I don’t doubt that the engine could work well for Sonic providing an open world environment, but that kind of experience is not delivered well here. Now, some of you arm chair experts are probably sitting there saying the game is terrible due to Sonic losing his speed, turning the game into a glorified beat-em up and changing the iconic style of the character, the plot and all the things that make Sonic work. But that couldn’t be further from the point on why exactly this game is bad.
While the verdict on Sonic Boom: Rise of Lyric is pretty clear at this point, not much attention has been given to its 3DS counterpart Shattered Crystal. Made by Sly Cooper developer Sanzaru Games, this title tries to add kinda-Metroid-like elements while having a hero switching mechanic similar to Sonic Heroes. Unlike the Wii U version, SEGA was confident enough to put up a demo of the game on the eShop before release. And while it wasn’t particularly impressive, the sample given was pretty decent. So the question is if the full game holds up.
So here’s the deal with this Sonic game: it’s not really much like a normal Sonic game. Rather than being about trying to take the fastest path to the finish, a lot of time is spent exploring the levels as you can collect a bunch of crystal fragments and blueprints in most of them. These also take a lot longer to finish than your usual Sonic stage, as they can easily take up to 15 minutes to complete if you’re looking around for collectables. You can also switch between four characters in these stages: Sonic, Tails, Knuckles and newcomer Sticks, all of whom work very differently from past games.
[The following review was provided by site member and main power source for the server GerbilSoft.]
Mario and Sonic are back at the Olympic Winter games, this time hosted in Sochi, Russia. Like the previous three installments, Mario & Sonic at the Sochi 2014 Olympic Winter Games is a mini-game collection based on Olympic events and various levels from the Mario and Sonic universes. How well does it compare to the previous outings?
Sonic Lost World for the 3DS is the latest in a recent trend of handheld Sonic games – while there was a long string of completely original Sonic titles, from many of the Game Gear titles all the way to the Advance and Rush series, the last couple have instead been downscaled versions of their console counterparts: Colors, Generations, and now Lost World. Why this is the case, I don’t know, because it will invariably result in comparing these games to their consistently better big brothers, and in every case they fall short, including this one. Which is tremendously worrisome, considering the Wii U version of the game didn’t exactly set a high bar to begin with.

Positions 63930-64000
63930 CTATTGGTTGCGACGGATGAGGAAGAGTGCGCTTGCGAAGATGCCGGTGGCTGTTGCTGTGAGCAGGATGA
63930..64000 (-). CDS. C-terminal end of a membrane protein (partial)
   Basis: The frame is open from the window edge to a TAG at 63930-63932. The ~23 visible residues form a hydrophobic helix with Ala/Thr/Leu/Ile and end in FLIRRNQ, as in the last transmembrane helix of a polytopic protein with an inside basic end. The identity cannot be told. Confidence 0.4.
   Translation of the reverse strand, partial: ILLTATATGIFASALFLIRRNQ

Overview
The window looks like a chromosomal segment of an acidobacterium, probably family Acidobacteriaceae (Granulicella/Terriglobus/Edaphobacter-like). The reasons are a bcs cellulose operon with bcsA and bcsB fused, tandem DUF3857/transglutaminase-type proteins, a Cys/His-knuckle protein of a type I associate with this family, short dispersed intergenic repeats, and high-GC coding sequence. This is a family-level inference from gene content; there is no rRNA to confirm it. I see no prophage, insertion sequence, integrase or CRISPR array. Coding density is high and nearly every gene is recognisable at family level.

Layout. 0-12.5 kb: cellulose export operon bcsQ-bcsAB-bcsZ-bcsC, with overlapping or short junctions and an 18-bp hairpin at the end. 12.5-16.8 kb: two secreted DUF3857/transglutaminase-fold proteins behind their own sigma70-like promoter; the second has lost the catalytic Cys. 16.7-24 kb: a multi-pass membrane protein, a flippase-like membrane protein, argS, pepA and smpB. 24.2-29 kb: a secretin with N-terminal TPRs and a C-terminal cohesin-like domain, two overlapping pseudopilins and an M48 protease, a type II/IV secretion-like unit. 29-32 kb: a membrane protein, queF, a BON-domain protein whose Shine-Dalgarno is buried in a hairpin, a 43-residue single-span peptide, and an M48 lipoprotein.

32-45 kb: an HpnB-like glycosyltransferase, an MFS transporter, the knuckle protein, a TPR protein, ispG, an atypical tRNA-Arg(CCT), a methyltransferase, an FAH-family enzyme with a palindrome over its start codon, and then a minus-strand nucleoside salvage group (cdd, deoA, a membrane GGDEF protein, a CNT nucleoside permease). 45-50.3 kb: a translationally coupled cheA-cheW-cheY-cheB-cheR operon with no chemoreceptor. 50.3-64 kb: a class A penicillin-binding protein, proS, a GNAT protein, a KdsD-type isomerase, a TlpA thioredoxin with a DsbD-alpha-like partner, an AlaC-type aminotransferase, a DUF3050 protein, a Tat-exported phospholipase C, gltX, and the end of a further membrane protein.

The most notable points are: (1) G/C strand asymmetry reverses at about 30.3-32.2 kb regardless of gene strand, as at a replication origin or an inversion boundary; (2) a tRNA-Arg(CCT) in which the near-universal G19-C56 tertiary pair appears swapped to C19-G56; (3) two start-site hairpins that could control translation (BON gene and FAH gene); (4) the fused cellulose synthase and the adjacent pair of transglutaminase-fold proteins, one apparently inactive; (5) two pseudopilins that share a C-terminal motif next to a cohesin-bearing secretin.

Another year, another re-release of Sonic The Hedgehog. Ho-hum. No, you won’t find much different here if you’ve played this game at some point in the last 22 years, and it definitely isn’t a revolution like “Team Stealth-Tax”‘s Sonic 1 Mobile update on iOS and Android . Instead, let’s focus on what’s a little more interesting in this project: M2’s “GigaDrive” system running this bad boy. How does it handle Sonic 1 on your 3DS?
I won’t bore you with the usual spiel about Sonic’s state in the past and present. Leave that to any other website trying to pad the word count. Let’s get right into the heart of it: Sonic Lost World is a half-baked game. At its best, it brings a fresh element of fun to the series through the new Parkour System that lets Sonic zip around landmarks, triangle jump up walls, and even cancel his now-signature homing attack to kick enemies around. But the experience tends to get bogged down by odd level design choices or a finicky mechanics.
Now with 100% less screamer.